If you think you are having a stroke, dial 911.
Stroke is the fifth leading cause of death in the United States. A stroke occurs when a blood vessel that carries oxygen and nutrients to the brain is either blocked by a clot, or it ruptures. The brain is starved of the oxygen it needs and brain cells begin to die.
Stroke has a variety of symptoms, the most common of which are:
- Sudden numbness or weakness in the face, arm or leg (especially on one side of the body)
- Sudden confusion or trouble speaking or understanding speech
- Sudden vision problems in one or both eyes
- Sudden difficulty walking or dizziness, loss of balance or problems with coordination
- Severe headache with no known cause
You can use the following acronym to remember and recognize the signs of a stroke:
- F: Face drooping. Ask the person to smile, and see if one side is drooping. One side of the face may also be numb, and the smile may appear uneven.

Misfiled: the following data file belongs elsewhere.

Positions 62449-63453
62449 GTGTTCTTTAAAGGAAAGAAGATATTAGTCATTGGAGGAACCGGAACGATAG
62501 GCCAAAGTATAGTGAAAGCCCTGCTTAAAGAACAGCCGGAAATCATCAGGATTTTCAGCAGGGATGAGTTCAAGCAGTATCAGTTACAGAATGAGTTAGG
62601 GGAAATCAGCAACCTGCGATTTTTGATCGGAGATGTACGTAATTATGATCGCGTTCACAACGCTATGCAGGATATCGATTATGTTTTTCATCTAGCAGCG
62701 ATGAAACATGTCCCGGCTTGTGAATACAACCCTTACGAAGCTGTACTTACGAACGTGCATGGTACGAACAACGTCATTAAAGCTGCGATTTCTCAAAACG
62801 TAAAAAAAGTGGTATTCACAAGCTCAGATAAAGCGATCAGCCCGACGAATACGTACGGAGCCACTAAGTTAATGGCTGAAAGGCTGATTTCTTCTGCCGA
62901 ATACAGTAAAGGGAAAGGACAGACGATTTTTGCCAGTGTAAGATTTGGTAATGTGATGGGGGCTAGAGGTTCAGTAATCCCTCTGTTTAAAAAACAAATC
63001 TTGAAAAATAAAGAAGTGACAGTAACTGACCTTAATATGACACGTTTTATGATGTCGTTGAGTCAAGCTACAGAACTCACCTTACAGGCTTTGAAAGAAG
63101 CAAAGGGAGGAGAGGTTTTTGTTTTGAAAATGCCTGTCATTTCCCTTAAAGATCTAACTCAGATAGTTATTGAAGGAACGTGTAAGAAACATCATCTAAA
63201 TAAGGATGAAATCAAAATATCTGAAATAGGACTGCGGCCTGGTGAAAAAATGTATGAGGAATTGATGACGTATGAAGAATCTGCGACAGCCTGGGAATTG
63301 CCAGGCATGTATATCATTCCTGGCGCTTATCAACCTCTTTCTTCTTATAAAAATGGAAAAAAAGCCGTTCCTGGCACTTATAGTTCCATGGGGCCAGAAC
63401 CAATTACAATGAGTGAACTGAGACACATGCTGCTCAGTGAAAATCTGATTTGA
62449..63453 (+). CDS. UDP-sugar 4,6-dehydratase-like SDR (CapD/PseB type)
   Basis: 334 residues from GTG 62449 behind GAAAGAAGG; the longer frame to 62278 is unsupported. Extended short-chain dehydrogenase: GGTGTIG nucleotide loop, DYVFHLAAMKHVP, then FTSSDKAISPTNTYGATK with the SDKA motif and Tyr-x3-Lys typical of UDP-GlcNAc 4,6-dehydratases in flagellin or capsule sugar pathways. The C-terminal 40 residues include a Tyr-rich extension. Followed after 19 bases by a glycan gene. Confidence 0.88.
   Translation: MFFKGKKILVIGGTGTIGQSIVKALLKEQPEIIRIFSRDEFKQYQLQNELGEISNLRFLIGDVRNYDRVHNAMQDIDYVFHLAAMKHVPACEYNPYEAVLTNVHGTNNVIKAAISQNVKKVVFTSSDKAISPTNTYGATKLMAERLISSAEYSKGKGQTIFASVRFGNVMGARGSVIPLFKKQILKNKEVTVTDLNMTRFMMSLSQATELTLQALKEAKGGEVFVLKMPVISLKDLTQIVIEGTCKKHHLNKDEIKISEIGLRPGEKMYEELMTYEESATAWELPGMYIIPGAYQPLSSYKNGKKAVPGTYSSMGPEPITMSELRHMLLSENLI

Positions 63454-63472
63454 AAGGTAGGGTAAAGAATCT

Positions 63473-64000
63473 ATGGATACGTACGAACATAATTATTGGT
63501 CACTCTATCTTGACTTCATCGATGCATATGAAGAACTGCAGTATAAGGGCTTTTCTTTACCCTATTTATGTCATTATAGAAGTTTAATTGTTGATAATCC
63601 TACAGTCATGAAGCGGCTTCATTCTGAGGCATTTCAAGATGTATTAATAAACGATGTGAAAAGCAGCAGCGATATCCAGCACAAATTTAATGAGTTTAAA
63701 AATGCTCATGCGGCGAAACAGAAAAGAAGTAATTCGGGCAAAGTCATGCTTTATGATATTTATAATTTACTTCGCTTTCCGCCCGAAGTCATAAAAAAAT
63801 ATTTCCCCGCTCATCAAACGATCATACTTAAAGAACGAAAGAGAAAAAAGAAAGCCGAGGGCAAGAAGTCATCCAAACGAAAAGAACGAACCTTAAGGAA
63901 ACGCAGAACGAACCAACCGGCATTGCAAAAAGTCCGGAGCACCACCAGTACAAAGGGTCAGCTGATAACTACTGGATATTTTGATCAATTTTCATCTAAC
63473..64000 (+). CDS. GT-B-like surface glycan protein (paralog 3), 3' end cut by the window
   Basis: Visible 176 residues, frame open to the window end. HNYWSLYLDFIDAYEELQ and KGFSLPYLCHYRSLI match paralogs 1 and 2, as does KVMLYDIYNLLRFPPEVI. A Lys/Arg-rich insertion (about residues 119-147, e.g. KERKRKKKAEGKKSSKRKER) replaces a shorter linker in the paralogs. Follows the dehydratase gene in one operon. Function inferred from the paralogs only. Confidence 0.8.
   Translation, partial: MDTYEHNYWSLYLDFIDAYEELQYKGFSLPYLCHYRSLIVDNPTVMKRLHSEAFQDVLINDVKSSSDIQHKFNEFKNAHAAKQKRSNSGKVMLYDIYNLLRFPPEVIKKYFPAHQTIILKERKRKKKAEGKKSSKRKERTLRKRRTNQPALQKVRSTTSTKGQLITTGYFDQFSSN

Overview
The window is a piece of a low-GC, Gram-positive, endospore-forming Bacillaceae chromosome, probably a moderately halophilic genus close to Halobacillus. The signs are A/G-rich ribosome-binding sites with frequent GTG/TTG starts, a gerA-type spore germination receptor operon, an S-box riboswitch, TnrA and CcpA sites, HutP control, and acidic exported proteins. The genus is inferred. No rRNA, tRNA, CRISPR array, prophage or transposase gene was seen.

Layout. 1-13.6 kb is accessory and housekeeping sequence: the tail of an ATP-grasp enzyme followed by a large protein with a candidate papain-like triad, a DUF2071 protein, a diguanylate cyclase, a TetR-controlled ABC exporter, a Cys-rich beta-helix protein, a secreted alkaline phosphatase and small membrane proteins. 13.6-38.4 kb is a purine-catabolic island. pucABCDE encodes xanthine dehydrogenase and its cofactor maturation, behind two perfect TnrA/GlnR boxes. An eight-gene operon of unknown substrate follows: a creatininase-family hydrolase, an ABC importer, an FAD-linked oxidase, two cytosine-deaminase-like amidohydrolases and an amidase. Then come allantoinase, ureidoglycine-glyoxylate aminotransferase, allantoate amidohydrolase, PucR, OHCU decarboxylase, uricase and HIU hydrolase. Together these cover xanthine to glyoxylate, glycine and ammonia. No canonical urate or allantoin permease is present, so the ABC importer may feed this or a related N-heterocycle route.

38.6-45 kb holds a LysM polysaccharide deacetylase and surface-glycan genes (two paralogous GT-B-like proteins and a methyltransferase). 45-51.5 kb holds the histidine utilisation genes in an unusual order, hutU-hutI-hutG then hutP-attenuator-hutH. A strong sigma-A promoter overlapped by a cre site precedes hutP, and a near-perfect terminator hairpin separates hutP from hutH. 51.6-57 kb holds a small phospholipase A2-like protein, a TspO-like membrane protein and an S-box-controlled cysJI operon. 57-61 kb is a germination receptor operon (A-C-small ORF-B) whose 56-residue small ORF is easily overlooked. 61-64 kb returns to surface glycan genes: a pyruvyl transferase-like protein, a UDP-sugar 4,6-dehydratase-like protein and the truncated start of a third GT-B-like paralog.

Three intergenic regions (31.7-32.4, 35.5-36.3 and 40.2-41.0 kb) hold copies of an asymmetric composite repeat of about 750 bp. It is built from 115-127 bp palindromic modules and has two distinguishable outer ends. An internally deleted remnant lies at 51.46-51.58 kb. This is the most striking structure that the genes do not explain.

- A: Arm weakness. Ask the person to raise both arms. Is there weakness or numbness on one side? One arm drifting downward is a sign of one-sided arm weakness.
- S: Speech difficulty. People having a stroke may slur their speech or have trouble speaking at all. Speech may be incomprehensible. Ask the person to repeat a simple sentence and look for any speech abnormality.
- T: Time to call 9-1-1! If a person shows any of the symptoms above, even if the symptoms went away, call 9-1-1 and get the person to a hospital immediately.
There are many risks of stroke that can be controlled to reduce the possibility of a stroke:
- High blood pressure
- High cholesterol
- Physical inactivity and obesity
- Carotid or other artery disease
- Transient ischemic attacks (TIAs
- Atrial fibrillation (AFib) or other heart disease
- Certain blood disorders
- Excessive alcohol intake
- Illegal drug use (cocaine, ecstasy, amphetamines, heroin)
- Sleep apnea
Make an appointment with your physician to discuss prevention if you think you are at risk for a stroke. More information is available on the following websites:
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NOTE: The health information provided on this website is designed to supplement the care provided by your physician. It is neither intended nor implied to be a substitute for professional medical advice. Always seek the guidance of your physician or other qualified healthcare professional before starting a new treatment or to answer questions about a medical condition.